Lionel Messi will feel a great weight lifted from his shoulders now that he has given up on leading Argentina to a major trophy but the shadow of the man who did manage it – Diego Maradona – will be cast longer than ever over his legacy this morning.
Maradona dropped a grenade into Argentina’s tournament hopes two weeks back when apparently off microphone he told Pele, no less, that he thought Messi did not have the personality to be a leader.
The microphones at the promotional event were on, conspiracy theorists believe Maradona knew that. Was it an attempt to motivate Messi? Or was it another dig in the ribs from one legend to another? The old master is now safe in the knowledge that Messi will never match him on the international stage.
Messi did his best to lead his country to a Copa America win. He even showed some uncharacteristic anger by tweeting his disgust at the Argentine Football Association’s (AFA) inability to organise the team’s travel plans last week, tweeting: ‘Once again waiting for a plane so we can take off. What a disaster the AFA are.’
It was a show of strength but it could still not be turned into tournament success.
‘For many people the essence of Argentine football contains kilos of Maradona and grams of Messi’ wrote Sebastian Fest in La Nacion recently.
Fest, the author of ‘The Messi Mystery’ was defending the Barcelona No 10 against Maradona’s preposterous suggestion he had no substance. But he was also stating a fact that for the national side’s most passionate supporters – there is still only one God and his name is Diego not Lionel.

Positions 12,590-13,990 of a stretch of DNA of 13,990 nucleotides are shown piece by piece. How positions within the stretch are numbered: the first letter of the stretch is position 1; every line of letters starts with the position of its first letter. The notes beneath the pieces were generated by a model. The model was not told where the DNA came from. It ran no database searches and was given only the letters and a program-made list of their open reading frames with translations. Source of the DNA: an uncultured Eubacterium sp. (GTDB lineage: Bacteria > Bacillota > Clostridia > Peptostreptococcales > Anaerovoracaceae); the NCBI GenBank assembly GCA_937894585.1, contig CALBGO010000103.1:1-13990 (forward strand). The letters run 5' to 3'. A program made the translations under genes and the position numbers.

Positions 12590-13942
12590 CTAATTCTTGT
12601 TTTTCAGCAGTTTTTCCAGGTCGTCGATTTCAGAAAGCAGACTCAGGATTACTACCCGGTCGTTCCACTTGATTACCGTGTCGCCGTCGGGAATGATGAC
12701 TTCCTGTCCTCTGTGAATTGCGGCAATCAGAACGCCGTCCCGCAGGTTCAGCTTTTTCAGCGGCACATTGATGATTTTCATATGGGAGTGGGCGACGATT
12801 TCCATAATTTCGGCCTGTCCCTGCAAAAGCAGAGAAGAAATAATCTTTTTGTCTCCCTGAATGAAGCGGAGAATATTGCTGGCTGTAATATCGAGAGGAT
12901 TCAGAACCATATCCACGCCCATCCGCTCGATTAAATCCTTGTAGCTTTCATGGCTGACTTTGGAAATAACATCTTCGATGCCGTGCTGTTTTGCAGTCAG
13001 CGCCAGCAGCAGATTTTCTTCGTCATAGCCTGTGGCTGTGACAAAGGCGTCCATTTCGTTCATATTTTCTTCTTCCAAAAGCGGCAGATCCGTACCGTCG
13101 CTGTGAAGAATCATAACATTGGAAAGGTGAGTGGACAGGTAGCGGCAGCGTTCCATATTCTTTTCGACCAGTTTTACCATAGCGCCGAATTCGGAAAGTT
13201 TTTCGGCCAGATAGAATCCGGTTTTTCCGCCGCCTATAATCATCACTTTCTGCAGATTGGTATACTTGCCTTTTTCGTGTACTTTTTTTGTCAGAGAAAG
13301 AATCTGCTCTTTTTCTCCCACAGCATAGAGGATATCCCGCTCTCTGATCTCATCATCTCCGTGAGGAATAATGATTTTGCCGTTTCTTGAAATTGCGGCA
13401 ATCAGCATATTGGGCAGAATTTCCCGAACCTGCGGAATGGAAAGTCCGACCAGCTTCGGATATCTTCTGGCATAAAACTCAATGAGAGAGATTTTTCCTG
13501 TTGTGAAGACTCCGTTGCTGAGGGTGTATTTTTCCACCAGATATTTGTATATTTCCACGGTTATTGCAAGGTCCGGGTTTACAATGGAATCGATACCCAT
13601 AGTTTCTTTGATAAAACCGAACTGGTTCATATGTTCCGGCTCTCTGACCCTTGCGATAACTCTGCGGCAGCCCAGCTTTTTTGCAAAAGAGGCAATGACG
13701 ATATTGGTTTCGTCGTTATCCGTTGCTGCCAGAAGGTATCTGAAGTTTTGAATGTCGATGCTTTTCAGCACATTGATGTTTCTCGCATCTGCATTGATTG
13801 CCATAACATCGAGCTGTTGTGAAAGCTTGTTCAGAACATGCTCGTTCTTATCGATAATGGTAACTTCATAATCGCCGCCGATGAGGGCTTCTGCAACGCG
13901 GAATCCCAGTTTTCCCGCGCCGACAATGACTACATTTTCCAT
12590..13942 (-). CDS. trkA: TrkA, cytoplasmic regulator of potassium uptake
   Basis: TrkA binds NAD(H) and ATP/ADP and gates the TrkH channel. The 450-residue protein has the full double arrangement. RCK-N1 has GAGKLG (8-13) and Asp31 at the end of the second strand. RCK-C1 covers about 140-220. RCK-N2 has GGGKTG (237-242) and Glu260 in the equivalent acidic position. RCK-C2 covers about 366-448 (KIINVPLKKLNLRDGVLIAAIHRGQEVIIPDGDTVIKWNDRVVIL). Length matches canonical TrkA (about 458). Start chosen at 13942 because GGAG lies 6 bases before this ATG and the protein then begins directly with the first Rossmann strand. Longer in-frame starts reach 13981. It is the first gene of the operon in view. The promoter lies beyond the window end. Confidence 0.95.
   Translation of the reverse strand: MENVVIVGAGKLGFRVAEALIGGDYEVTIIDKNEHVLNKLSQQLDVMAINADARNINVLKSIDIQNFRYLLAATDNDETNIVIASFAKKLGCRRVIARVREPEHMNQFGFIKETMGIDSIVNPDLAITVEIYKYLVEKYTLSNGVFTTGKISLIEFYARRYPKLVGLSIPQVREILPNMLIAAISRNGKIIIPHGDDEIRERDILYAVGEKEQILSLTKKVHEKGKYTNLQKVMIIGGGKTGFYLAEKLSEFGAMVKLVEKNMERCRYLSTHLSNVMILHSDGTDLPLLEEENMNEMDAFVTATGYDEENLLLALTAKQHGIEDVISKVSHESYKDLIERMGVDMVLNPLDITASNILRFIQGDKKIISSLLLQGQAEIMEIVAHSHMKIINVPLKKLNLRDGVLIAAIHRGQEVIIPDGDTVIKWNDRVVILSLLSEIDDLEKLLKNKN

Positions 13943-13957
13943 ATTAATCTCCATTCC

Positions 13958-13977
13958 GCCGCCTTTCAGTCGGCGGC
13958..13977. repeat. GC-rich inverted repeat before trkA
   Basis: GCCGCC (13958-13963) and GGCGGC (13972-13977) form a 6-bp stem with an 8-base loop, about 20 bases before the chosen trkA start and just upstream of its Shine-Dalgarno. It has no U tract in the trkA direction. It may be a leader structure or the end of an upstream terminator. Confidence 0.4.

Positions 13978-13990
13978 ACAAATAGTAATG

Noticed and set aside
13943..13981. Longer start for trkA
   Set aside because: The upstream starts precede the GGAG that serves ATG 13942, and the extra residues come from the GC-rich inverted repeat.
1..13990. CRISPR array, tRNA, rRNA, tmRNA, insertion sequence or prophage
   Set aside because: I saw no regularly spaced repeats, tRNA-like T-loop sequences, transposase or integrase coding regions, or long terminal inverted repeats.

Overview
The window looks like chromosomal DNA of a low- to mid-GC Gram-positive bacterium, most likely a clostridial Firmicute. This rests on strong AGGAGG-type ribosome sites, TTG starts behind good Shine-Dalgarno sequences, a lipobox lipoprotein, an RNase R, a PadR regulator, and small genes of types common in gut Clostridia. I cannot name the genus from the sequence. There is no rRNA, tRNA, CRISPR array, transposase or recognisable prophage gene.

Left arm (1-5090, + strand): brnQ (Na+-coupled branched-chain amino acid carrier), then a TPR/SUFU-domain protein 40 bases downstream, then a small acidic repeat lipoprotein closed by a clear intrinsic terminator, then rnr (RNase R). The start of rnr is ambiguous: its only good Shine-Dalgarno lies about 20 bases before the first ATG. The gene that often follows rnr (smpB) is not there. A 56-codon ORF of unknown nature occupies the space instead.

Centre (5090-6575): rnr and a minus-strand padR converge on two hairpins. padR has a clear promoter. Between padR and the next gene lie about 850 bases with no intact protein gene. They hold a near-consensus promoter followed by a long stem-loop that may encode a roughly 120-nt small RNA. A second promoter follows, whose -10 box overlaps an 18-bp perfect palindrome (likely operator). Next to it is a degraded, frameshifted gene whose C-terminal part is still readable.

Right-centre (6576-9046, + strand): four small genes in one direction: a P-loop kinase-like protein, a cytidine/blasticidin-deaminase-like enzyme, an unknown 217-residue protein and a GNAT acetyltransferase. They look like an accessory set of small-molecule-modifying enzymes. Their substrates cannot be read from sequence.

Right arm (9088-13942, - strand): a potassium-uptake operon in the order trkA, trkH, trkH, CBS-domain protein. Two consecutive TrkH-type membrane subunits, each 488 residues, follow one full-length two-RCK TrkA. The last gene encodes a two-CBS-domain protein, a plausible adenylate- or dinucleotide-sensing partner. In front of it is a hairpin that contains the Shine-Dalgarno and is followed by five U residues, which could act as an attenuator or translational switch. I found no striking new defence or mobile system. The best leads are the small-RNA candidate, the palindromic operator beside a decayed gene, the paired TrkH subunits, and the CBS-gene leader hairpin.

Messi’s patriotism, as much as his leadership, has always been questioned. That is what comes from never having been idolised as a Boca, River or Independiente player before heading to Europe. No matter that despite the fact that he moved to Catalonia aged 13 he turned down Spain’s advances to make him one of theirs.
Vicente del Bosque admitted last year: ‘There was an attempt to do that (persude Messi to switch allegiances) but he decided to stick with the country of his birth; he remained steadfast.’
It’s four finals already, it’s not for me. I worked so hard for it. It was the thing I wanted more than anything. But it just wasn’t to be.
Messi also showed his commitment by travelling 30,000 kilometres in a few days so he could train with Argentina ahead of the Copa America, then appear before a Spanish court where he faced tax evasion charges and return to be with his team-mates for the tournament.
But none of that is enough to convince so many in his homeland that playing for his country means as much to him, as it does to a Boca hero such as Carlos Tevez or a former River player such as Gonzalo Higuain.
Had he lifted silverware everything would have changed but the silverware has eluded him.
‘It’s four finals already, it’s not for me,’ Messi said as he announced his international retirement on Sunday. ‘I worked so hard for it. It was the thing I wanted more than anything. But it just wasn’t to be.’
He won gold with Argentina in the Beijing Olympics in 2008 and the Under 20 World Cup in 2005 all of which seemed to hail the dawn of a glorious future for Argentina. But he has been a beaten finalist four times since.
He was a runner-up in the Copa America in 2007, 2015 and 2016 and in the 2014 World Cup.
Sunday’s final was his third failure at the final hurdle of an international tournament in as many years and the emotion was too much as, through tears, he told the world he was quitting after the final whistle.
Team-mate Sergio Romero hoped there was some room for reconsideration.
‘I think he said it because he was emotional,’ he said.
And it is true that Messi has been on the brink before but with team-mate and close friend Javier Mascherano also considering his international future this may be the point of no return.
He walks away as his country’s all-time top scorer after moving on to 55 goals in the semi-final success over USA and going past Gabriel Batistuta.


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